You can also read my other blog post on How To Find and Photograph Northern Lights.
4. How to organize tours on your own
There are tours that you will never be able to make on your own. Husky safari, reindeer safari or escapades to some remote locations are only possible and safe when managed by local providers. They will organize the trip for you and take care not only of your entertainment but, what is more important, of your safety. Always ask locals which local tour company they advice as it’s the best recommendation.
But there are also activities that are easy to be managed by yourself and you do not need to spend money for organized tours. We did few of them and you can do it on your own as well.
Tours you can manage by yourself:
Snowshoeing in Finland is a great fun. The land is not very hilly what gives perfect conditions for a snowshoe escapade. Simply rent snowshoes (7 Fells Hostel provides them for only 10 euro per person), check the map with locals for the best truck and you are ready to go. We also had our own thermos with hot tea for a nice break at the view point we have been climbing to. As a result, the tour costed us 20 euro plus the effort of tea making, instead of 100 euro that we would need to pay for an organized snowshoe tour. Remember to plan your activity before it gets dark so you will not get lost on your way back and charge your phone before you leave.
Cross Country Skiing Tour
Cross country skiing is another great activity, especially favored by the Finns. You will find most of the beautiful tracks in Ylläs area, with a great choice of routes from a 330 km long range of ski tracks. All are dotted with cozy wooden huts perfect for a short break or really good lunch. Cross country ski equipment rent will cost you around 30 euro per day. You can find more information about cross country skiing in Finland here.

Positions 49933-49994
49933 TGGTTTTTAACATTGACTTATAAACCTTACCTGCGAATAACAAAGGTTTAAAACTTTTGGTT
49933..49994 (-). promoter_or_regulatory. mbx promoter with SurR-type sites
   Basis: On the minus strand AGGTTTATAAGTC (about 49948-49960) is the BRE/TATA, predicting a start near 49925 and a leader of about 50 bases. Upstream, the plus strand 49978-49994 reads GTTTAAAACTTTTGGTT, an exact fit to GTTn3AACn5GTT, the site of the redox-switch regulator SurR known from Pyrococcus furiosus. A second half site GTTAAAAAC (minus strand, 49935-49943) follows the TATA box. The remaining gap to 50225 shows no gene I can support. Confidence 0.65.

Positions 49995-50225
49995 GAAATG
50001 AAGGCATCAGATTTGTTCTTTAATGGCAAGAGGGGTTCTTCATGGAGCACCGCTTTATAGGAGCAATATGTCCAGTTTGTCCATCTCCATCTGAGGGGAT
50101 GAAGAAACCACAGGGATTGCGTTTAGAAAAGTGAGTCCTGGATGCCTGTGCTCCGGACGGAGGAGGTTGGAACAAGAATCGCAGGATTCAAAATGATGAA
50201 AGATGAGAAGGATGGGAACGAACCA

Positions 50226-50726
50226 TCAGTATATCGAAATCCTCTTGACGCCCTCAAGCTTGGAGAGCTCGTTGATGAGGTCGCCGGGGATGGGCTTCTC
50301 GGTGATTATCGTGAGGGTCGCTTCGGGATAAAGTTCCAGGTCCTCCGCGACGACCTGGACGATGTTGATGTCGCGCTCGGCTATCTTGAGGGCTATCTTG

Snow Village Tour
I was really surprised to find out that snow village trip as an organized tour costs more than 100 euro per person. We met a couple that bought the tour and was disappointed with what they got for the money they payed. Out of the 2 hour trip they spend in the snow village literally 20 minutes. The rest of the time was a both ways bus transfer and long lunch break. What you can do instead is to visit the snow village on your own. The entrance will costs you 17,5 euro per person and you do not need a guide to explore it.
5. How to enjoy delicious local food for less
Restaurants in Finland are expensive. The cost of the two course dinner for two with drinks can easily exceed 100 euro. The cheapest food is fast food of course, but I have a rule that I do not travel to another country to eat pizza or burger king (of course I do eat pizza when in Italy). Food is important part of local culture that I am willing to get to know, so I always try to eat like locals do. So what and where to eat in Finland to avoid ruining your travel budget?
The first option is grocery shopping and cooking by yourself. In every bigger village you will find a supermarket where you can buy not only internationally known products but also local specialities. Local diary products, meat, berries or pastries are really delicious and affordable.
Second option was my favorite dining way in Finland. In the place where you are check the map of all the nearest cafes located along cross country skiing tracks. These are usually cozy huts, often with a nice fireplace area. What you will get there are delicious, traditional meals made from local ingredients. I can bet this will be your favorite food in Finland. The prices are really affordable, around 6-8 euro for pancakes breakfast or 15 euro for lunch menu that includes soup, pastries and drinks.
6. How to shop alcohol in Finland cheaper
If you heard that alcohol in Finland is expensive and not easy accessible, you heard it right. Due to local policy there are many alcohol restrictions introduced in the country. Finland abolished full alcohol prohibition but still, alcohol is not that accessible like in other European countries.
Alcoholic drinks are pretty expensive in bars or hotels and you can easily pay even 10 euro for a glass of table wine. Shops are much cheaper option but you need to know where to find them. You will get beer and cider in supermarkets and other food stores until 9 pm every day but you will not find there any stronger alcoholic products. Wines, liquors and spirits are sold only in special stores managed by government that are called Alko. Most of them are open from Monday to Friday between 9 am and 8 pm, and 9 am to 6 pm on Saturdays. The minimum age to buy alcohol in Finland is 18 for products not stronger than 21% Andy 20 for product over 21%.
You may also be interested in reading my other blog post on 5 Essential Things to Know Before Traveling to Finland.